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The actual problem looks like-

Let, $(X,d)$ be a metric space where $X\ne\emptyset$. Define $d_1$ and $d_2$ on $X\times X$ by $d_1(x,y)=\frac{d(x,y)}{1+d(x,y)}$, $d_2(x,y)=\min\{1, d(x,y)\}\quad\forall(x,y)\in X\times X.$(It is easy to verify $d_1,d_2$ are two metrics on $X$.) Show that, $d_1, d_2$ are equivalent metrics on $X$.

Firstly, I'll use the standard theorem to prove two metrics on a non-empty set are equivalent-
Two metrics $d_1$ and $d_2$ on a non-empty set $X$ are equivalent if and only if for each $x\in X$ and each open ball $B_{d_i} (x,r)$ in $(X,d_i)$(for some $r>0$), there is an $s>0$ such that $B_{d_j} (x,s)\subseteq B_{d_i} (x,r)$, for $i, j=1,2$ and $i\ne j$.
Now, to solve the problem, I break it into to parts- If I can show that both of $d_1,d_2$ are equivalent with the metric $d$, then we are done.
I'm able to show $d$ and $d_2$ are equivalent in the following way-
Let, $x\in X$ and $B_{d_2} (x,r)$ be an open ball in $(X, d_2)$ for some $r>0$. Then $B_{d} (x,r)\subseteq B_{d_2} (x,r)$.
Again, if we take an open ball $B_{d} (x,t)$ in $(X,d)$ for some $t>0$. Then $B_{d_2} (x,s)\subseteq B_{d} (x,t)$, where $s=\min \{1,t\}$.

But how to show $d_1$ and $d$ are equivalent metrics in $X$?
Can anyone assist me to prove $d_1$ and $d$ are equivalent metrics on $X$? Thanks for your help in advance.

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    $\begingroup$ As an alternative, show that $$d/(1+d)\leqslant\min\{1,d\}\leqslant2d/(1+d)$$ $\endgroup$ – Did Jul 26 '18 at 7:01
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Note that $d_1(x,y)\leq d(x,y)$ for all $x,y\in X$, since $1+d(x,y)\geq 1$. Thus, it follows that $B_{\varepsilon}^d(x)\subseteq B_{\varepsilon}^{d_1}(x)$ for all $x\in X$ and $\varepsilon>0$. Hence, if $U\subseteq X$ is $d_1$-open, it is also $d$-open.

Conversely, suppose that $U$ is $d$-open and let $x\in U$. By definition of an open set in a metric space, there exists $\varepsilon>0$ such that $B_{\varepsilon}^d(x)\subseteq U$. Now let $\delta=\min\{\varepsilon/2,1/2\}$. If $d_1(x,y)<\delta$ then $d(x,y)<\varepsilon$, because: $$d(x,y)=\frac{d_1(x,y)}{1-d_1(x,y)}\leq 2d_1(x,y)< \epsilon$$ Hence, $B_{\delta}^{d_1}(x)\subseteq B_{\varepsilon}^d(x)\subseteq U$, which implies that $U$ is $d_1$-open.

Thus, by the above, $(X,d)$ and $(X,d_1)$ are topologically equivalent.

Since you have shown that $(X,d)$ and $(X,d_2)$ are topologically equivalent, it follows from the fact that topological equivalence is a equivalence relation that $(X,d_1)$ and $(X,d_2)$ are topologically equivalent.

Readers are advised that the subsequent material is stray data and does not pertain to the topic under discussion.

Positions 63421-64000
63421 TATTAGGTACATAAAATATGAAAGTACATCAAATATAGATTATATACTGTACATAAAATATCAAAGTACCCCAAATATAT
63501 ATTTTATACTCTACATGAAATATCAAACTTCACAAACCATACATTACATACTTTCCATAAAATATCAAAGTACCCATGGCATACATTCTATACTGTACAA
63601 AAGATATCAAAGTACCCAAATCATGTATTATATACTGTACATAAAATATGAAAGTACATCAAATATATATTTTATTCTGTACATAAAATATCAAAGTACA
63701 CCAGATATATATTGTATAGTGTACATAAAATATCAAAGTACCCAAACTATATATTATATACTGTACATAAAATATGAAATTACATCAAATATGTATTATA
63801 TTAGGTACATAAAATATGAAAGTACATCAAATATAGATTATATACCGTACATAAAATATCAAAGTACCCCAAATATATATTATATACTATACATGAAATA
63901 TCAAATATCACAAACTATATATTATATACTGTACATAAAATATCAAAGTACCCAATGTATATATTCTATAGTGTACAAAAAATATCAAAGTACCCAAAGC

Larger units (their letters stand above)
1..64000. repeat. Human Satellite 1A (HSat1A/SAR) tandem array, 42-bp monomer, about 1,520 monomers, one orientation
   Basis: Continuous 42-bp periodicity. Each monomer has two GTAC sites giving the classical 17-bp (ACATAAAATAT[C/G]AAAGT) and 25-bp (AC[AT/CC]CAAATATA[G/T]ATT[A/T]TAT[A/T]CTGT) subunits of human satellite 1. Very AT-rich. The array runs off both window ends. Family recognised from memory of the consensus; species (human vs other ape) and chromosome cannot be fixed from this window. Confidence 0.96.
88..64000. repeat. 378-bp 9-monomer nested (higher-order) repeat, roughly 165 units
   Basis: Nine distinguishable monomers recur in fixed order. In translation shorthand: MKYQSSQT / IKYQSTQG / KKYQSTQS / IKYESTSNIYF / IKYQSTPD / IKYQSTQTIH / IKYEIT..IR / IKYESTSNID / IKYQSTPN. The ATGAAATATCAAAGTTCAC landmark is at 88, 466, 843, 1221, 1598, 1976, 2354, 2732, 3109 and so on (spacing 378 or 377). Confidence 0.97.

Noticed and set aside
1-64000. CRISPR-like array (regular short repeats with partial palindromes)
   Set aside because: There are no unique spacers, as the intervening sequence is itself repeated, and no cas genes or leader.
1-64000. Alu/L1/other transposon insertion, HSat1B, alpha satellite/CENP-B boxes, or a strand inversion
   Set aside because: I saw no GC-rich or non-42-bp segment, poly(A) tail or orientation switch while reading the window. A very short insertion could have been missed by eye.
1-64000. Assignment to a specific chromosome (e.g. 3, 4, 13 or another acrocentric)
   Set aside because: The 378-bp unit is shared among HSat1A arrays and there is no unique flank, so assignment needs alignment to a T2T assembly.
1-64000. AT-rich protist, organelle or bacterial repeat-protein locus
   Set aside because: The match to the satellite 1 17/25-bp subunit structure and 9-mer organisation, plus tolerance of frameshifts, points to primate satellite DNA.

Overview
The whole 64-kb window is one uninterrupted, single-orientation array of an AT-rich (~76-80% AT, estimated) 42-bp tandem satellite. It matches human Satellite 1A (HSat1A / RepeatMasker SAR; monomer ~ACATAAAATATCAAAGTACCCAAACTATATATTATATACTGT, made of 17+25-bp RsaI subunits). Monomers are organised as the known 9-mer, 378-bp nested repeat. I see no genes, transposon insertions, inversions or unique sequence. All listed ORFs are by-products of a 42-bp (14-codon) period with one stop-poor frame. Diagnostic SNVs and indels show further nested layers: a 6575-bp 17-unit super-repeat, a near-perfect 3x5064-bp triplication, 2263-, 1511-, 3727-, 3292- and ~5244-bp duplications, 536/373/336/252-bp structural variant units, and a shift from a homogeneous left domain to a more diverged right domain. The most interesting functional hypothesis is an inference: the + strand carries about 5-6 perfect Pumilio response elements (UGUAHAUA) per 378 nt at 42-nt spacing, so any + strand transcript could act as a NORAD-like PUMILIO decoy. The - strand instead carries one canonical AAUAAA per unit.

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Just verify that $B_d(x,r)$ contains $B_{d_1}(x,s)$ where $s= \frac r {1+r}$ and $B_{d_1}(x,r)$ contains $B_d(x,s)$ where $s= \frac r {1-r}$ Note: it is enough to consider the case when $r<1$: if $r\geq 1$ first find $s$ such that $B_{d_1}(x,\frac 1 2)$ contains $B_d(x,s)$ and note that $B_d(x,s)\subset B_{d_1}(x,\frac 1 2) \subset B_{d_1}(x,r)$.

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  • $\begingroup$ Hmmm, for $r=2$, say? $\endgroup$ – Did Jul 26 '18 at 7:02
  • $\begingroup$ Kavi Rama Murthy, if $r>1$, then $s<0$?? $\endgroup$ – Biswarup Saha Jul 26 '18 at 7:13
  • $\begingroup$ @BiswarupSaha to show that two metrics are equivalent it is enough to consider small balls. This is very elementary and down-voting is not justified for this. Anyway I have edited the answer now. $\endgroup$ – Kavi Rama Murthy Jul 26 '18 at 7:27
  • $\begingroup$ @Did to show that two metrics are equivalent it is enough to consider small balls. This is very elementary and down-voting is not justified for this. Anyway I have edited the answer now. $\endgroup$ – Kavi Rama Murthy Jul 26 '18 at 7:28
  • $\begingroup$ Sorry but I wonder what is the point of your comment. It is good that you have added some explanations to the answer though. $\endgroup$ – Did Jul 26 '18 at 10:36
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For proving that $d$ and $d_1$ are equivalent metrics it is enough to prove that for any $1>r>0$ there exist $s$ and $t$ positive real numbers s.t. for any $x\in X$ there holds $B_{d_1}(x,s)\subseteq B_d(x,r)\subseteq B_{d_1}(x,t).$

Let suppose that $s=\frac{r}{1+r}$. Let $y\in B_{d_1}(x,s),$ so $d_1(x,y)<s\Rightarrow \frac{d(x,y)}{1+d(x,y)}<s\Rightarrow d(x,y)<\frac{s}{1-s}=r.$ So we proved that $y\in B_{d_1}(x,s) \Rightarrow y\in B_d(x,r)$ or $B_{d_1}(x,s)\subseteq B_d(x,r).$

Now, let $t=\frac{r}{1+r}$ and $y\in B_{d}(x,r),$ so $d(x,y)<r\Rightarrow \frac{1}{d(x,y)}>\frac{1}{r}\Rightarrow 1+\frac{1}{d(x,y)}>1+\frac{1}{r}\Rightarrow \frac{1+d(x,y)}{d(x,y)}>\frac{1+r}{r}\Rightarrow \frac{d(x,y)}{1+d(x,y)}<\frac{r}{1+r}=t.$ So we proved that $y\in B_{d}(x,r) \Rightarrow y\in B_{d_1}(x,t)$ or $B_{d}(x,r)\subseteq B_{d_1}(x,t).$

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  • $\begingroup$ 'there exist $r,s$ and $t$ ...' is not enough. $\endgroup$ – Kavi Rama Murthy Jul 26 '18 at 8:21
  • $\begingroup$ Look at the edited version. $\endgroup$ – Emin Jul 26 '18 at 8:24

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